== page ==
Nigeria’s main cities are reported to be very quiet on the first day of a general strike called by trade unions.
Office blocks are empty in central Lagos, with long queues at petrol stations. Schools and offices are shut in the northern city of Kano.
Streets are deserted in the capital, Abuja, with no public transport seen.
The government offered concessions on fuel and value-added tax rises on Tuesday, but the trade union federation said it was “too little, too late”.
Nigeria’s Labour Congress also want the government to reverse the sale of oil refineries.
The strike is seen as the first major test for new President Umaru Yar’Adua since he took over last month.
The BBC’s Alex Last in Lagos says that for the strike to really hurt the government, it has to have an impact on the oil industry which provides 90 percent of its revenues - and that usually takes some time. In the past strikes have not lasted long.
The government has already reached a separate deal with oil and transport unions who went on strike last Friday, leading to fuel shortages.
Bus fares doubled
The unions were angry at a series of measures pushed though in the last days of the presidency of Olusegun Obasanjo, who stepped down last month.
The price of petrol was increased from 65 naira (51 US cents) a litre to 75.
The government has now reportedly offered to reduce this to 70 naira (55 cents).
Transport fares have doubled in some areas following the fuel price hike.
The government has also offered to increase civil service salaries by 15 percent - another union demand.
Our reporter says that subsidised fuel is one of the very few benefits Nigerians have seen from their oil wealth since the government has failed to provide even basic services.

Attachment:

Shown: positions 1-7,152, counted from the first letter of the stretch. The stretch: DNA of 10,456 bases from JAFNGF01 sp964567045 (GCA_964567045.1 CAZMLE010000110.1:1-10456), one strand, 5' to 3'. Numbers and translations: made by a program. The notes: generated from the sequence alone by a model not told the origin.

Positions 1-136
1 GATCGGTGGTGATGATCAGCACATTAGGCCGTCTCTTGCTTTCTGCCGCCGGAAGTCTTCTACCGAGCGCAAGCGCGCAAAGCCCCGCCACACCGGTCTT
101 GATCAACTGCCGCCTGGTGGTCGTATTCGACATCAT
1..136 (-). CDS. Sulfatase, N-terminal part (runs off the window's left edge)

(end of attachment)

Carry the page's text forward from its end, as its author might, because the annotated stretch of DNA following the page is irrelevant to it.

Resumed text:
This is why the unions are insisting in a complete reversal in the fuel price rise.
“Those who are in power don’t really know how the people feel,” Lagos resident Taiwo Ogunloye told the BBC’s Network Africa programme.
He said he would join in the strike and stay at home and watch TV “as long as there is light”, he said.
Dino Mahthani, West Africa correspondent of the UK’s Financial Times, told the BBC that the government was stuck between a rock and a hard place on the refineries. He says that despite being a major oil producer, it has hardly any refining capacity because the equipment is in such a poor state.
To give the owners an incentive to put money into the refineries, the government should stop subsidising the price of fuel, he says.
But this would lead to a lot of angry people in the cities, who would accuse the government of making their lives harder, he says.
A further complication is that the new owners are among the richest people in the country, with strong links to the ruling party.
Nigeria is Africa’s biggest oil producer but had to import most of its petrol because of the poor state of its refineries.